Either way it doesn't change my opinion much, but the latter definitely seems preferable, as it is more transparent.
« Last Edit: January 24, 2010, 10:11:13 PM by Jude »

Offline nerdyanddirty

Re: Campaign spending: We aren't yet corrupt enough, apparently
« Reply #23 on: January 28, 2010, 12:58:12 AM »
I agree with those who say this won't change much. As much as we may not like what they say, they do indeed have the right to say it. It stinks, but thats a republic.

The best way to minimize corruption is to minimize the ability of politicians to do corrupt things by minimizing their power.

Offline kylie

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Re: Campaign spending: We aren't yet corrupt enough, apparently
« Reply #24 on: January 31, 2010, 01:21:39 AM »
Quote from: Jude
     Perhaps we need to have an election season where corporatist influence affect the electorate in a huge way and people are unhappy with the result.  Unfortunately the only way that becomes a cathartic experience and a turning point for our country is if people see the real lesson in it instead of spouting off populace bullshit in response.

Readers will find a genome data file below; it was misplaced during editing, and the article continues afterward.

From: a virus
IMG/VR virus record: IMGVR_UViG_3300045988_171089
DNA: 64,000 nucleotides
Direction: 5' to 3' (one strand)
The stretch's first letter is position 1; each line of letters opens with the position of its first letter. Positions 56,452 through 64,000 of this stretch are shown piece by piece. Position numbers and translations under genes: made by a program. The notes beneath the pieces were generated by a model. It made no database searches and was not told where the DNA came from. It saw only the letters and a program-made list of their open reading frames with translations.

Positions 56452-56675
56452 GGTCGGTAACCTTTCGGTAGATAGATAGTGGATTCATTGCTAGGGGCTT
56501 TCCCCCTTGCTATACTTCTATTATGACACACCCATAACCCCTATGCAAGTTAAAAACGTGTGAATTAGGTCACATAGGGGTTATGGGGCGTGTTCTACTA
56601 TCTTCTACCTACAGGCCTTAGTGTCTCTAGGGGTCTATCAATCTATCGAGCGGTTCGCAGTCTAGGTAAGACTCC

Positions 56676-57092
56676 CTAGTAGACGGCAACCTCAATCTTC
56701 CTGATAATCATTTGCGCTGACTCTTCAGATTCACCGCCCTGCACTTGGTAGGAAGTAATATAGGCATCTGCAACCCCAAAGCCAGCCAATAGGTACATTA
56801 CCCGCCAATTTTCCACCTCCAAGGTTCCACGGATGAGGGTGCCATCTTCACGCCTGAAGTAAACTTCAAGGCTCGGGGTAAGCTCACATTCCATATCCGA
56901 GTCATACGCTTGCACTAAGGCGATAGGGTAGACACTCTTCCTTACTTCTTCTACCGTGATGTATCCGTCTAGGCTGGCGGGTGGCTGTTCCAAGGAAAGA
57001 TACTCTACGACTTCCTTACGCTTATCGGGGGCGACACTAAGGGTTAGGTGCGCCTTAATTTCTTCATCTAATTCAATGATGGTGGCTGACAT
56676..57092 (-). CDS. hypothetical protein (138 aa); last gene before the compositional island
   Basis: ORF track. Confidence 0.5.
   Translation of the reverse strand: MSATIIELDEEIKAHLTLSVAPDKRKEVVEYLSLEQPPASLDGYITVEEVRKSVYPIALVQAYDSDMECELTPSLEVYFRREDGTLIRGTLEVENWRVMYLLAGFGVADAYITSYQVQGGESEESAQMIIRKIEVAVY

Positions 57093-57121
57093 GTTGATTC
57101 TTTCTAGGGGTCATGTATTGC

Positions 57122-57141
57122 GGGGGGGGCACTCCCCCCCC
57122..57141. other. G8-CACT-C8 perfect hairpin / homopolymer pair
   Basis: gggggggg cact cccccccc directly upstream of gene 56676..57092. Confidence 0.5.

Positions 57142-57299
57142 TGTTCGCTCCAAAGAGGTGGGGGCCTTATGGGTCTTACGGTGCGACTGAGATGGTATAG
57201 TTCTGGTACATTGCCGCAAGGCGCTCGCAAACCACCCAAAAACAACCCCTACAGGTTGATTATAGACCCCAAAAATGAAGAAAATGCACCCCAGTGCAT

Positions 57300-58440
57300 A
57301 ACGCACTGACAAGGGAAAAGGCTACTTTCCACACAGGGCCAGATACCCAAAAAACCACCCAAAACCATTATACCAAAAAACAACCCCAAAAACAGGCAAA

Sounds like deja vu to me.  Iraq War, trickle-down economics, resistance to health care reform...   How many misleadings does it take? 
It isn't only about the source of the info.  It's about the quality and quantity.

Quote from: nerdyanddirty
I agree with those who say this won't change much. As much as we may not like what they say, they do indeed have the right to say it. It stinks, but thats a republic.  The best way to minimize corruption is to minimize the ability of politicians to do corrupt things by minimizing their power. 
          The country is large and the government is huge.  I don't think that's an entirely bad thing, but to the point:  Until there's a broad agreement on what sorts of power to devolve and how, it seems to me that a loose flow of advertising money is fairly likely to lead to more badly informed demands by citizens.  While advertising isn't always perfect, there are some people who know how to use it very effectively -- provided they have lots of money to air it.
« Last Edit: January 31, 2010, 01:24:55 AM by kylie »